hearing absolute

The main body of the LCC and its practical application, including all 4 published versions of Book 1 with their inserts: the 1959 tan cover; the 1959 light green cover Japanese edition; the 1970‘s white cover, which adds an illustrated River Trip to the 1959 edition, and the currently available Fourth Edition, 2001.

The authorization code is the first word on Page 198 of the Fourth Edition of the LCCTO.

Moderators: bobappleton, sandywilliams

Forum rules
An open letter from Alice Russell. June 21, 2011, Brookline, Massachusetts. 1. DO NOT make insulting, mean spirited remarks about anyone or their work; there are a plethora of sites where you can rant unfettered. If you attack someone personally, your comments will be removed. You can post it, but I'm not paying for it. Go elsewhere, and let those artists who are actually interested in discussion and learning have the floor. 2. There will be NO posting of or links to copyrighted material without permission of the copyright owner. That's the law. And if you respect the work of people who make meaningful contributions, you should have no problem following this policy. 3. I appreciate many of the postings from so many of you. Please don't feel you have to spend your time "defending" the LCC to those who come here with the express purpose of disproving it. George worked for decades to disprove it himself; if you know his music, there's no question that it has gravity. And a final word: George was famous for his refusal to lower his standards in all areas of his life, no matter the cost. He twice refused concerts of his music at Lincoln Center Jazz because of their early position on what was authentically jazz. So save any speculation about the level of him as an artist and a man. The quotes on our websites were not written by George; they were written by critics/writers/scholars/fans over many years. Sincerely, Alice

hearing absolute

Postby bobappleton » Wed Aug 20, 2008 6:08 pm

motherlode mentioned an idea - quite a while ago - which he called "hearing absolute". he said at the time, that beboppers used to speak about the idea of "hearing absolute".

after his post, i asked my oldest jazz friend benny powell if he'd heard of this, while he was playing on the bebop scene in new york during the forties. i still find this idea compelling. it seems like this is what people did - who had the confidence to do so. and i'm attempting to open up our discussion to the idea that "not knowing" is more important than "knowing" - a statement that cage and einstein both made in different ways. and which was also made by anything charlie parker, ornette coleman, or charles mingus ever played.

and it seems to me that so much of george russell's music falls into this category as well. listening to the recent re-issue of the band from newport 1964 with john gilmore, it's really striking that no matter what concept drives the musical structure it never loses its freedom and its ability to soar in any direction at any time. and to anyone interested in how music developed after charlie parker, i can only recommend listening to this and hearing the astonishing variety of sounds - a language with it's own unique unspoken meaning.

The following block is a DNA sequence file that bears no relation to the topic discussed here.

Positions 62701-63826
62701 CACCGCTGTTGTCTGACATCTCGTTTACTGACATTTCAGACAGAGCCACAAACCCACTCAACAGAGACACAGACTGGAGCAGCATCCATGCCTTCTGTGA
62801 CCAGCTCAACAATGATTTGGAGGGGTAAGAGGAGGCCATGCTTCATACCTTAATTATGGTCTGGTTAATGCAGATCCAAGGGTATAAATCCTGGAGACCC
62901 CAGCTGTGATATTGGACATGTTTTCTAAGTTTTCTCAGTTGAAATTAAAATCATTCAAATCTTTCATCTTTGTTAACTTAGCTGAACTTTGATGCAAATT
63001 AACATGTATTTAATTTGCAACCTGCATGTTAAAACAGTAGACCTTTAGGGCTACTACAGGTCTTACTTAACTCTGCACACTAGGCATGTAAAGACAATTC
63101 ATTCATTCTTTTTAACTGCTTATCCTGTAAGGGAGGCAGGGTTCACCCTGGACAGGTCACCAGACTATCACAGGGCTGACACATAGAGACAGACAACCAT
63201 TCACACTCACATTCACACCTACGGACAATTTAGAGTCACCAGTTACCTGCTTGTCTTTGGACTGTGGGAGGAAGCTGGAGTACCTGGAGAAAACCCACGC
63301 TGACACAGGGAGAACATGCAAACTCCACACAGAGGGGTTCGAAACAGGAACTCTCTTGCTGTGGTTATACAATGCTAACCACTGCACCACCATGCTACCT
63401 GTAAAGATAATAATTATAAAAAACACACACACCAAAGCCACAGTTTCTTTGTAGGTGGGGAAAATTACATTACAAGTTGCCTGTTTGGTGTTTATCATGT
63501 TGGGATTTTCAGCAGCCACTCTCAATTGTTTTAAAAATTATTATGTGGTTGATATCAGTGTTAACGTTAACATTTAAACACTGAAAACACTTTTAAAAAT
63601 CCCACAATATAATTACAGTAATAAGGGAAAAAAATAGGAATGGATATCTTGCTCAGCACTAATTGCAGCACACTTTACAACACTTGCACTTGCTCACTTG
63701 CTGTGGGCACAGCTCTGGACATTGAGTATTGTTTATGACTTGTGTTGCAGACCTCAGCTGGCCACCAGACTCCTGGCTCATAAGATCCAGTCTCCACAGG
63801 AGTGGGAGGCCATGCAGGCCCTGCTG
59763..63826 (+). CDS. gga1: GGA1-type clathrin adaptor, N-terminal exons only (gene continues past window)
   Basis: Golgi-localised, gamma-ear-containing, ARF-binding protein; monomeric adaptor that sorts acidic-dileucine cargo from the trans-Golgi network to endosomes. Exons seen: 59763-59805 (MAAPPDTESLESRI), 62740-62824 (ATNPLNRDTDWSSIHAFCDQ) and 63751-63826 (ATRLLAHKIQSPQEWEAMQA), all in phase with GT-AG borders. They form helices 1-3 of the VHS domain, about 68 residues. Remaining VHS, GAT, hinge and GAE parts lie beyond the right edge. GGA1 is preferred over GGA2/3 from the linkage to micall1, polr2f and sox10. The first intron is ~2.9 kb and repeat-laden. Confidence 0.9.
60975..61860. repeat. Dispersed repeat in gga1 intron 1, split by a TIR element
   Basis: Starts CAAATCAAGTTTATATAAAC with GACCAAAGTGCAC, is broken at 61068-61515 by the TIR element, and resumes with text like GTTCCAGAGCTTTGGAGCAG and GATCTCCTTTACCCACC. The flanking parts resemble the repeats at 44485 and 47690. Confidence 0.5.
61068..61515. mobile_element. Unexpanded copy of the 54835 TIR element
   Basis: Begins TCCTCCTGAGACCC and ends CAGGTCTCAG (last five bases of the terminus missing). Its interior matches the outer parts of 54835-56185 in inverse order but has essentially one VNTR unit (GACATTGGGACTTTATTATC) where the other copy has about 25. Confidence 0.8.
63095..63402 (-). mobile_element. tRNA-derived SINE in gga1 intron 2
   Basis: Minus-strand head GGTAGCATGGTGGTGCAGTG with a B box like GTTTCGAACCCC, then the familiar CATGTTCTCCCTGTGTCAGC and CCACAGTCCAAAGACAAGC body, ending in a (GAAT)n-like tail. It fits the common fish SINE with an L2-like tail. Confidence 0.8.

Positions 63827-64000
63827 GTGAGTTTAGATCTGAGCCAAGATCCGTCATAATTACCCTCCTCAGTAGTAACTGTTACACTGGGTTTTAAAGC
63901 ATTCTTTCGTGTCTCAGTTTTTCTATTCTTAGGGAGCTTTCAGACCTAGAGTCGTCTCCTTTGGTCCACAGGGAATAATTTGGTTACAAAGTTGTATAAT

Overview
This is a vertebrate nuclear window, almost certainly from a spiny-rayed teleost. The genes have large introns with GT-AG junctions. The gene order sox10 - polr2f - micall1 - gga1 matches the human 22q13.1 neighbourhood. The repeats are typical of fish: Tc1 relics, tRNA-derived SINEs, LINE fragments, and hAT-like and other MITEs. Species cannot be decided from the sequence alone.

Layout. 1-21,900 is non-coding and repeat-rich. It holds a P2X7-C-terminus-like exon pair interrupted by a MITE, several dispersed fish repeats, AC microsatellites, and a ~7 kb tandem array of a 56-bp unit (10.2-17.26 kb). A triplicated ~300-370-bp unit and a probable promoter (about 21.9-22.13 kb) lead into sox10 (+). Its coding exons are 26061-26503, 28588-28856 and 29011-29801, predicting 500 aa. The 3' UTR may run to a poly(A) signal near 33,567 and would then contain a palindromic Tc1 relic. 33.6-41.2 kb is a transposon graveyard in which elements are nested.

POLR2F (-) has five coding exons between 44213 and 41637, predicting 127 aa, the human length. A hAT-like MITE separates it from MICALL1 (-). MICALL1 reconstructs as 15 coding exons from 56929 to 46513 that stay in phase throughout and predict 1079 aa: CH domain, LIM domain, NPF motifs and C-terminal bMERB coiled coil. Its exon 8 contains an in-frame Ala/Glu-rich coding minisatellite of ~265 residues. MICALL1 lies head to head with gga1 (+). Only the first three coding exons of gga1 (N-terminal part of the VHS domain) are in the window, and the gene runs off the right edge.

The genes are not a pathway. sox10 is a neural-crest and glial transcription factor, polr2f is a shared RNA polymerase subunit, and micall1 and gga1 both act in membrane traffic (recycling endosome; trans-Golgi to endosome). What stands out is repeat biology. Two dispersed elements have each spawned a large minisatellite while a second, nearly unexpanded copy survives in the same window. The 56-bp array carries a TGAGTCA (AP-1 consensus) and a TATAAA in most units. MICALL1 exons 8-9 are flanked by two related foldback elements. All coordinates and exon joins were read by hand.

b
bobappleton
 
Posts: 309
Joined: Mon Sep 04, 2006 8:57 pm

Postby bobappleton » Sun Aug 24, 2008 12:24 am

great post... especially with a car like that in the driveway.

this is truly great subect matter... and at least we made a start on it.

thanks.

b
bobappleton
 
Posts: 309
Joined: Mon Sep 04, 2006 8:57 pm

Postby sandywilliams » Thu Aug 28, 2008 2:00 pm

ML One of my friends just played a gig with Moody and said his enthusiasm for learning was like that of a youngster. He was woodshedding lines and trying to get the younger cats to show them the stuff they were working on.
sandywilliams
 
Posts: 184
Joined: Tue Sep 05, 2006 9:17 pm

Postby bobappleton » Sat Aug 30, 2008 3:55 pm

my interest in “hearing absoluteâ€
bobappleton
 
Posts: 309
Joined: Mon Sep 04, 2006 8:57 pm

Postby dds1234 » Sun Sep 14, 2008 5:09 pm

I am in debt to the brilliant souls in this forum for such enlightening posts!
-I truthfully enjoyed this article more than any other

Any-who, my reason for posting was that I have a book recommendation.
-Have any of you guys read it?

"Hearing Chaos" by Judy Lochhead.
dds1234
 
Posts: 66
Joined: Tue Apr 10, 2007 12:54 am

Postby bobappleton » Tue Sep 16, 2008 12:44 pm

That looks interesting. I'll try and get one through the library. She teaches at SUNY I think.
bobappleton
 
Posts: 309
Joined: Mon Sep 04, 2006 8:57 pm

Postby bobappleton » Tue Sep 16, 2008 2:13 pm

It's on jstor. I just downloaded it. Will report back later.

b
bobappleton
 
Posts: 309
Joined: Mon Sep 04, 2006 8:57 pm

Postby bobappleton » Tue Oct 14, 2008 6:41 am

thanks to dds1234!

i'm now doing a grad project on the judy lochhead piece. she creates a very interesting argument for placing music alongside art theory, literature, and science as a leading contributor to the development of chaos theories.

it's beautifully researched. and as an example of what one can do to create greater understanding and make a difference in the future of musicians inclined to the evolution of vocabularies - it's a testimony!

she stretches from schoenberg through cage and aacm to the grateful dead - weaving through time and across subjects.

highly recommended: judy lochhead "hearing chaos"
bobappleton
 
Posts: 309
Joined: Mon Sep 04, 2006 8:57 pm


Return to Lydiation (LCC General Discussion)

Who is online

Users browsing this forum: No registered users and 1 guest

cron